Dr. Kehoe outlined means of measuring the degree of exposures in terms of the toxic metal concentration, corre- lating these measurements with physiological effects and finding the established limits of safety. He said that exposure can be controlled with the following eight prac- tices: (1) plant design to segregate more hazardous op- erations; (2) enclosed operations and properly designed equipment; (3) adequate ventilation with air-conditioning wherever possible; (4) housekeeping and maintenance; (5) protective equipment and sanitation; (6) instruction and regulations; (7) supervision of work and workmen; (8) general hygienic instruction of workmen.

    DEHYDRATED FOODS STRIDES in the dehydrated food industry were described

    recently by Dr. Samuel C. Prescott, dean emeritus of Massachusetts Institute of Technology, at the school con- ducted for operators, foremen, and plant managers by the Department of Agriculture at the Western Regional Research Laboratory.

    "The War Department," he said, "has already pur- chased or contracted for nearly a hundred million pounds of dehydrated vegetables. Not only is this tremendous increase in the dehydration of foods a part of the war effort, but it is potentially a great and useful industry which will continue after the war." The story of the development of dehydrating foods has

    been a history of emergencies. Dehydrated vegetables were first used in the Civil War when soup mixtures were given the troops to prevent scurvy. In 1886 a small plant to dehydrate vegetables was started in Australia to sup- ply miners and explorers. About ten years later there was some interest in dehydrated foods in this country because of the needs of the miners in the Klondike gold rush. During the Spanish-American War dehydrated potatoes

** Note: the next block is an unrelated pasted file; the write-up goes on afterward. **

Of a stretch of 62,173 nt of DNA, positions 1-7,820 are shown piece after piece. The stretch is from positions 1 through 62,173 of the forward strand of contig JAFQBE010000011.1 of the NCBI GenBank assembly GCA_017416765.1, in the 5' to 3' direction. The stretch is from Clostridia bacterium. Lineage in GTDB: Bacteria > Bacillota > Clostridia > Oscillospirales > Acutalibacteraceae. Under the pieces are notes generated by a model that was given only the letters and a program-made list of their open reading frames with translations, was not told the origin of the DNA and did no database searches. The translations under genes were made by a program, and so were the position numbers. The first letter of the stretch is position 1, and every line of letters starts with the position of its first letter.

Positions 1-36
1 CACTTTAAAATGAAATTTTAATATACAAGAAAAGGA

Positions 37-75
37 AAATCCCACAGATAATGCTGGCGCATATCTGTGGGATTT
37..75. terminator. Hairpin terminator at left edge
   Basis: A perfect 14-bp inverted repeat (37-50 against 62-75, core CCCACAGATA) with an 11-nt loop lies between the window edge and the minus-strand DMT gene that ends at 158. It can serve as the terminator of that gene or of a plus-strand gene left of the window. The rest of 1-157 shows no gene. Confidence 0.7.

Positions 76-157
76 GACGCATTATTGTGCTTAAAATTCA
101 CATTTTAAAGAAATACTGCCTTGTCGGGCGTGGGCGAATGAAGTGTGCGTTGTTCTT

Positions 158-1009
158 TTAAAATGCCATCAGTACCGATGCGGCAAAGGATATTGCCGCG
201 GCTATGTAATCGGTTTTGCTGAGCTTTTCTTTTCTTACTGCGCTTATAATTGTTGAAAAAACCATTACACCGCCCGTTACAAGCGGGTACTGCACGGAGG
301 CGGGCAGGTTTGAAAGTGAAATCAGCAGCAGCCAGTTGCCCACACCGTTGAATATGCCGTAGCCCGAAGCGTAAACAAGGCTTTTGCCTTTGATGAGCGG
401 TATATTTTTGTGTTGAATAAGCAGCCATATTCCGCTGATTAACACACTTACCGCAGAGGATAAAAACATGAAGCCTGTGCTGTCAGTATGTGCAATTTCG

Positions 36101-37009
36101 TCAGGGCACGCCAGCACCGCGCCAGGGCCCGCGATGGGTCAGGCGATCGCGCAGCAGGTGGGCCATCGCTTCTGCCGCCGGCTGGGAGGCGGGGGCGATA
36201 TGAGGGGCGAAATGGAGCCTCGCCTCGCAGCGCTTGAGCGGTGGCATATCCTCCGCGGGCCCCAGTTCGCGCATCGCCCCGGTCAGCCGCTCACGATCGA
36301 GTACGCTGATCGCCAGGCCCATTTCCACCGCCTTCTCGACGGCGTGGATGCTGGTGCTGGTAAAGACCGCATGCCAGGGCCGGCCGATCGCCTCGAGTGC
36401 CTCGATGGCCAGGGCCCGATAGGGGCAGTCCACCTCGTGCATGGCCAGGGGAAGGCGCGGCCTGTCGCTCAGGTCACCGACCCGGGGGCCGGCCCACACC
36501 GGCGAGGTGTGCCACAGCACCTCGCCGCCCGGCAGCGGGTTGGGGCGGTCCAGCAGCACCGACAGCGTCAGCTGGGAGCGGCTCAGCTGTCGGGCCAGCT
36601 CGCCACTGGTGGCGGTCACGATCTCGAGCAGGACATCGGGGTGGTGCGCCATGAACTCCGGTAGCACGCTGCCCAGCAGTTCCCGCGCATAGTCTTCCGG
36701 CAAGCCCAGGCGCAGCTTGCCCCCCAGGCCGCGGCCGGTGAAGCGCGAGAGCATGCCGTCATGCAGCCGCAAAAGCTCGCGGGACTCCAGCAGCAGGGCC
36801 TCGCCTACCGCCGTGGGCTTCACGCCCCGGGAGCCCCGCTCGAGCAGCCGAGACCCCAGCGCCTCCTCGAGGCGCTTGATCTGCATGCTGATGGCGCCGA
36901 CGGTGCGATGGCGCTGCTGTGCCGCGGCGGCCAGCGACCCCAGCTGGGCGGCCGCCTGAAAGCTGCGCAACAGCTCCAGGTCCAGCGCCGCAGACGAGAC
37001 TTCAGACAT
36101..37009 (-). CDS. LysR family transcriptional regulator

were bought in considerable quantity for the navy. Soon after this the battleship Oregon, similarly supplied, made a trip around the world. "I saw some of the potatoes that went on that trip," Dr. Prescott said, "they were the color of a good brown derby."

    In the Boer War troops sent to South Africa were sup- plied with dehydrated vegetables for soup mixtures. Some of these, packed in paraffined barrels, were kept until the World War and served to the British troops nearly fifteen years later.

    In 1910 the United States had only a few kitchen-size dehydration plants. The World War gave a great im- petus to the industry. The Navy, remembering the ex- perience of the Oregon, refused to buy any considerable quantity of dehydrated vegetables, but the Army ordered many thousand tons. The products varied greatly in quality; some were good, others were "case-hardened," some scorched, and some not thoroughly dried. However the need was great and all were sent to France. This poor quality caused a prejudice against all dehydrated foods which retarded the further development of the in- dustry. But some products were excellent even in 1919. At a dinner that year, served to 200 members of the American Society of Bacteriologists, no one was aware that the whole meal-with the exception of the roast, the rolls, and the ice cream-was prepared from dehydrated food.

    In Germany the development far exceeded our own. Beginning with one small plant in 1898, we find 199 in 1909, and 1,900 in 1917 in which the total quantity of dried potatoes alone was equal to three times our annual crop.

    During recent years and especially since 1940 under the stimulus of the Government Dehydration Committee, there has been a great increase in knowledge and interest. The best products-which include numerous varieties of vegetables-are practically equal to fresh ones in flavor, texture and nutrition. The government hopes that by means of large scale

    inspection of plants, and by schools such as the Western Regional Research Laboratory, our fighting forces will be


  • OCOE 30 92SIN EA V RIE E T


    MAN AND THE BIOLOGICAL WORLD BY J. SPEED ROGERS, THEODORE, H. HUBBELL and C. FRANCIS BYERS, University of Florida. 605 pages, 6 x 9. $3.50

    A comprehensive text for survey courses designed to give the student a thorough grounding in the principles of biology. With major emphasis on basic principles and on biology as a science, this new book is of unusual interest in that it gives the background, facts and funda- mentals that will enable the non-biologist to understand and evaluate his own biological heritage and his relations to other organisms. At the same time, the facts are presented with such scientific accuracy that the book will also serve as an excellent introductory text for students who intend to specialize in biology.

    The subject matter comprises the examination of the organism from four successive view- points: (1) The organism as an isolated individual: structure and function, with the human body as the chief example; (2) The organism as a link in a sequence to generations: repro- duction an